Under the provisions of § 154, Title 15, Code 1940, an officer may arrest any person for a felony, although not committed in his presence, if he has reasonable cause to believe that the person arrested committed the offense. Devers v. Harris, 238 Ala. 610, 193 So. 110. See also Ex parte Rhodes, 202 Ala. 68, 79 So. 462, 1 A.L.R. 568. It is not averred that Aaron was not arrested for a felony or that the arresting officers did not have reasonable cause to believe that he was the person who committed the offense for which he was arrested. The mere fact, if it be a fact, that 'a mob of armed, threatening and abusive citizens' were present at the time of the arrest would not affect the legality of the arrest.

Since the averments of the first ground of the motion to quash the indictment do not show an illegal arrest, it is unnecessary to pass on the question as to whether an indictment is subject to being quashed simply because the person indicted had been previously arrested illegally.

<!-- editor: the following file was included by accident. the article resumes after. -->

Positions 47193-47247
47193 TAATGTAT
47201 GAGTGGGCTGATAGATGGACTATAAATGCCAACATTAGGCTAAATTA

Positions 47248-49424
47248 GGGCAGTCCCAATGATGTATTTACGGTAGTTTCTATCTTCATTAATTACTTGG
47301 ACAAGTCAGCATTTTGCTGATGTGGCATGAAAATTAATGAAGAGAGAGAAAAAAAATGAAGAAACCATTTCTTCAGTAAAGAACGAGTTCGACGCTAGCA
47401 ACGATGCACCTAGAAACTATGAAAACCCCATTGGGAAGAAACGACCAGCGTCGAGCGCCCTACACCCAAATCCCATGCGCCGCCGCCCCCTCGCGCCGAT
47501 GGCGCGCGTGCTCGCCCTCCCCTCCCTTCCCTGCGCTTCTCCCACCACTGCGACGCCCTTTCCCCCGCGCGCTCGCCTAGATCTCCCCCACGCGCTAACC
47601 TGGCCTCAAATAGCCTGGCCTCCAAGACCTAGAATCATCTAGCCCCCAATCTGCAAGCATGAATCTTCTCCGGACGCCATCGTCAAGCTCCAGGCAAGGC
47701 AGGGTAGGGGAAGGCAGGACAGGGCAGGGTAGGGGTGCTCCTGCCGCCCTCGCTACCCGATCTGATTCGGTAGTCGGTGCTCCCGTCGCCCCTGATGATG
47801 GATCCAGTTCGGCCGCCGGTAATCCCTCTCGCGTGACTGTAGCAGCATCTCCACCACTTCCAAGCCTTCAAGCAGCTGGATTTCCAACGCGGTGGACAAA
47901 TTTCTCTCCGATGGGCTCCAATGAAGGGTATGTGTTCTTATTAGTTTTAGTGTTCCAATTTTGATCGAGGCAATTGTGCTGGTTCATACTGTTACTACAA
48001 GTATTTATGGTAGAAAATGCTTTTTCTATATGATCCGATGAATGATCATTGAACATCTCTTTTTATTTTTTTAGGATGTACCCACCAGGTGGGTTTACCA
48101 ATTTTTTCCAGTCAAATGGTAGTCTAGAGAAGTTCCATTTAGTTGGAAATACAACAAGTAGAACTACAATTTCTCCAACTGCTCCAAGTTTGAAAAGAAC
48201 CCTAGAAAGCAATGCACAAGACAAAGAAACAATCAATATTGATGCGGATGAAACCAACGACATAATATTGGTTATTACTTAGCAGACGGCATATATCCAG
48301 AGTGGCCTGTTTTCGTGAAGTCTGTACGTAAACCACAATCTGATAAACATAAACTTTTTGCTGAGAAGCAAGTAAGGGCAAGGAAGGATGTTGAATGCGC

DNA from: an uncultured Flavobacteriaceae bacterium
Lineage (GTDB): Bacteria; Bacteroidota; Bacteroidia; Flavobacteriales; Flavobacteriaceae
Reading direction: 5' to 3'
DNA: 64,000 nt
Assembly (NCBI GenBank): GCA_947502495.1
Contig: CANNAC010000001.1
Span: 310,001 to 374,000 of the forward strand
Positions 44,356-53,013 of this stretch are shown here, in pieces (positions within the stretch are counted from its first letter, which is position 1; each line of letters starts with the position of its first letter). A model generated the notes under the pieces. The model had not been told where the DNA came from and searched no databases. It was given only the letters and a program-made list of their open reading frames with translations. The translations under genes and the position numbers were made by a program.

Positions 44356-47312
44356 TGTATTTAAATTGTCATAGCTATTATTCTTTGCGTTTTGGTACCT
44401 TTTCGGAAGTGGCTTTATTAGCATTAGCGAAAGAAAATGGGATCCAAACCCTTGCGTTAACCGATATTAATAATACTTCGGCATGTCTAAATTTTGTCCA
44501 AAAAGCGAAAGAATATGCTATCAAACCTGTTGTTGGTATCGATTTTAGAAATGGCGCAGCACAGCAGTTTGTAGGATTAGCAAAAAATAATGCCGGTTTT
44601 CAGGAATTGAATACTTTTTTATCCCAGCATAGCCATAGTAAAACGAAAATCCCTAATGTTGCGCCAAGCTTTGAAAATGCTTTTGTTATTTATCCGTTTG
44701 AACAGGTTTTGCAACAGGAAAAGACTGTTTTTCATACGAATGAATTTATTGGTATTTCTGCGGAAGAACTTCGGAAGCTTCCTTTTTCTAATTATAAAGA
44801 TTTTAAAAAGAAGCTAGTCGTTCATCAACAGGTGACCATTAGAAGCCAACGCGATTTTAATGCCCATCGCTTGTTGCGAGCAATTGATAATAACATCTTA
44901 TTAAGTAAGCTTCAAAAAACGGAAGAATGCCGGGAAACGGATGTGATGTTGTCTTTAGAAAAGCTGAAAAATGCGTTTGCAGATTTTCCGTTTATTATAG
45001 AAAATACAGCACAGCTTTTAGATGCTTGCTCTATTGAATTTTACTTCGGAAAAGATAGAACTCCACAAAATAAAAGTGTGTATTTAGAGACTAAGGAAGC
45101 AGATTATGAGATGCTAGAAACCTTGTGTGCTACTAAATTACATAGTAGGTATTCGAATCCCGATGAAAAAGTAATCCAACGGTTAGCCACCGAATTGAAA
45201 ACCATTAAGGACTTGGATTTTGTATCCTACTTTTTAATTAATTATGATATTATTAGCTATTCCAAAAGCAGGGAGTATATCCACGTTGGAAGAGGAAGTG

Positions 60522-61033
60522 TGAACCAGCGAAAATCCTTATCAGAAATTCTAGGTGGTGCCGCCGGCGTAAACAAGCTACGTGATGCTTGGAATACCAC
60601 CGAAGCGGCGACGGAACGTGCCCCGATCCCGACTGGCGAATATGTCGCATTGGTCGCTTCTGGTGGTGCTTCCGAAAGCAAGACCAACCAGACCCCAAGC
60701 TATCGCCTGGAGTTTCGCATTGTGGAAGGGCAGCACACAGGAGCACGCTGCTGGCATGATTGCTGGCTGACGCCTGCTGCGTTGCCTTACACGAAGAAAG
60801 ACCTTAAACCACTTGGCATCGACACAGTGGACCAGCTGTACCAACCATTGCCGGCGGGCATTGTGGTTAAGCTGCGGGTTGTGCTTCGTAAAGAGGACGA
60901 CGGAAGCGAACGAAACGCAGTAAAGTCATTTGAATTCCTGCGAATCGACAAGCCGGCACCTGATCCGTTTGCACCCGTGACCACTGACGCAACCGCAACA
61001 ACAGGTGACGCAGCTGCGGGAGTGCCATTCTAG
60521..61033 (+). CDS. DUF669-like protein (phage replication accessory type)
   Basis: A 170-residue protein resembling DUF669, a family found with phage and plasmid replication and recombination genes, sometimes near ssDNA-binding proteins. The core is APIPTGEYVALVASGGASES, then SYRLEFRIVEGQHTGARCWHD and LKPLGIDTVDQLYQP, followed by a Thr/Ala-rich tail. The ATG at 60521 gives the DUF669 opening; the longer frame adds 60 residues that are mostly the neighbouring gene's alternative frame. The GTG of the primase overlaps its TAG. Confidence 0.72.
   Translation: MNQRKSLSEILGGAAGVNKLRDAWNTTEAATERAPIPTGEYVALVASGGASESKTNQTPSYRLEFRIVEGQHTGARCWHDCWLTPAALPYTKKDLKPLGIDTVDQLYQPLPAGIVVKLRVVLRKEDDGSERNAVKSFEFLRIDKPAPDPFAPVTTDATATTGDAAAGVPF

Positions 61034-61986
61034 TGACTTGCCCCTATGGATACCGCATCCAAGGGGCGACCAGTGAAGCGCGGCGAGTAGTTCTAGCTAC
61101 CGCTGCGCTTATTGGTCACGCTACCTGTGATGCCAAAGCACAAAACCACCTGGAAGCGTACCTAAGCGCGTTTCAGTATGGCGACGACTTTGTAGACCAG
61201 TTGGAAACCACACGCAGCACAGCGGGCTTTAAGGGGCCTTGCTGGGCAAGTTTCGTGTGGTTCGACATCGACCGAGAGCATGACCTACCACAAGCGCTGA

The second ground of the motion to quash is to the effect that the indictment is illegal because after his arrest, Aaron was held for approximately ten hours in the county jail of Montgomery County without being allowed to confer with counsel, parents, spouse, or friends and that he was thereafter transferred to Kilby Prison, a State penitentiary, where he remained for approximately forty-eight hours.

The third ground of the motion to quash the indictment is in substance that on June 29, 1959, two days after Aaron's arrest, he was returned to the county jail of Montgomery County where he remained for